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(With a Coloured Plate.)


In our country rambles, some among us may have been tempted to examine what appeared to be curled-up leaves, or patches of whitish dots adhering to branch or stem, many so like the bark of the tree itself, that at a first glimpse, even the practised eye might have failed to detect that they were organised bodies. Upon more closely and attentively scrutinizing these little adhesions, they are seen to be collecticns of insects' eggs, thus skilfully deposited and concealed with maternal

To such apparently unimportant objects I would direct the reader's attention, and more particularly to their structure, variety, and beauty, as disclosed by the aid of the microscope. My observations will be mainly confined to the eggs of the Lepidopterous insects, which at this period of the year may be secured in large numbers, for the purpose of making a careful comparison of their formation, watching the development of the germinal vesicle into that of the fully-formed embryo, and noting the transformation of the creeping caterpillar to a thing of wondrous life and beauty, taking its flight among the loveliest of nature's handiworks, and sipping honey from every flower “from morn to dewy eve.”

Nearly all insects are oviparous; the few instances in which this is believed not to be the case, are not positive deviations from the general law. The eggs of insects, however, do not often fall under notice, for in consequence of their smallness, they escape observation; and from the scrupulous care taken by the parent to conceal them from the depredations of their numerous enemies, they are not easily discoverable. The situ. ation mostly selected by the female moth, is the leaf or bark of such trees and plants as will serve their young for food. Sometimes, with an instrument provided by Nature for the



purpose, she bores a hole in the bark in which to deposit them. Not infrequently the interior of fruit or grain, or even a dung-heap is selected, and some few commit their store to water, there to await the heat of the summer sun to hatch the brood.

Their defence against cold, and atmospheric changes consist in coating the inside with a varnish-like substance, while the outside is often covered over with a denser material, as portions of vegetable fibre and the hairs or feathers from the body of the insect, which, together with the leaf on which the eggs are laid, form groups of

tiny nests. Others form stronger and more durable receptacles. The female cock-roach constructs a strong horny bag, or purse, in which having deposited her eggs, she carefully carries it about with her.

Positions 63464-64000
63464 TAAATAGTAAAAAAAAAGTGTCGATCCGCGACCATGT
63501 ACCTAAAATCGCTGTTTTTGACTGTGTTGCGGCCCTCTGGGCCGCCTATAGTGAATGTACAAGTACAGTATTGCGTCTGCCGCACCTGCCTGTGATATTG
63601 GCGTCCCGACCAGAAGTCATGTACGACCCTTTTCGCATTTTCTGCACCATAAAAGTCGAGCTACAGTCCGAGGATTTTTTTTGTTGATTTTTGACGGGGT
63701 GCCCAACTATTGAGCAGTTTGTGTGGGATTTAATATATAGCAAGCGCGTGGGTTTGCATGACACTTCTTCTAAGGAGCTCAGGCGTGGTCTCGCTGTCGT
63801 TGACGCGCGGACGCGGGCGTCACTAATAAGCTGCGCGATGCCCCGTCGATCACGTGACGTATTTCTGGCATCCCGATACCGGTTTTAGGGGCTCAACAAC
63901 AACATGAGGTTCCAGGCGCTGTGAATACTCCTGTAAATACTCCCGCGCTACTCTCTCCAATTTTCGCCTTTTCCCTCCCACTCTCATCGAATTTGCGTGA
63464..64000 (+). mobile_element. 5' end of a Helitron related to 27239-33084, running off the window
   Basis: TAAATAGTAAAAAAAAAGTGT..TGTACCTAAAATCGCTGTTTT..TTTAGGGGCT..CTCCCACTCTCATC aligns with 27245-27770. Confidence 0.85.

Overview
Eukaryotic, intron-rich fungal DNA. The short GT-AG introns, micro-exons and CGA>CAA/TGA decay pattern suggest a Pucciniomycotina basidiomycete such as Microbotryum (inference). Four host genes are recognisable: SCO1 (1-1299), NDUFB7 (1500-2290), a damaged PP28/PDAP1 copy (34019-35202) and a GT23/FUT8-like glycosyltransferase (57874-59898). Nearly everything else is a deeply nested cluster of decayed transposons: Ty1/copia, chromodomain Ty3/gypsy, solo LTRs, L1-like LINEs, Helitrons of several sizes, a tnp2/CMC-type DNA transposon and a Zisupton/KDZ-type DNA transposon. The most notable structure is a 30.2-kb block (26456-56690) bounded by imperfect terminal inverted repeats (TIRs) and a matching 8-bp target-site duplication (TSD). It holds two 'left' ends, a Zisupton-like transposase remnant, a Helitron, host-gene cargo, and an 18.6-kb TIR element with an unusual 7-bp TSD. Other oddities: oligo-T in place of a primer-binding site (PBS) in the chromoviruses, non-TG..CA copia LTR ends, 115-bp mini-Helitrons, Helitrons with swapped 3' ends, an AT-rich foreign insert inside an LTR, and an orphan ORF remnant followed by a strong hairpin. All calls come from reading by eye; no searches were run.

The coccus converts her whole body into a shield or covering for her eggs, so thoughtful does she appear for the future safety of

her brood. As a general rule, the female insect having deposited her full number of eggs, leaves them to be hatched by the heat of the sun, which may be accomplished in a few days, or not until the following spring, as is the case with the eggs of the silkworm, and all those laid late in the summer or autumn. The number of eggs produced by different species is very varied, some depositing only two, while others, and by far the largest number, lay them by hundreds. The ant is said to lay from thirty to forty thousand in a year. The queen-bee, fifty thousand; but I believe the ordinary number is much below this. The silkworm moth mostly lays about five hundred eggs. The gcat-moth, about a thousand, and the tigermoth some fifteen hundred, arranged with the most uniform and symmetrical order. Insects' eggs bear great extremes of temperature without losing their vitality; want of air and light appear to be far more speedily detrimental in this respect than the extremes of heat or cold. I have exposed silkworm's eggs to severe frosts, and also plunged them into scaldingwater, without in the least affecting them, either for good or evil. Several genera of moths with wonderful instinct, cover their eggs with soft vegetable materials; and some, it is asserted, pluck the hair and feathers from their bodies for the same purpose. A writer states, I think, without sustaining the statement by sufficient evidence, that moths use a pair of pincers, placed at one extremity of the body, for plucking out their hairs to cover their eggs; but this would scarcely seem to be needful, since the eggs are nearly always deposited in groups, and securely fastened up in the leaf on which they have been deposited, so that frequently it requires some force to separate the bundle, and expose them to view.

Some of the Coleopterous insects resort to curious and inge

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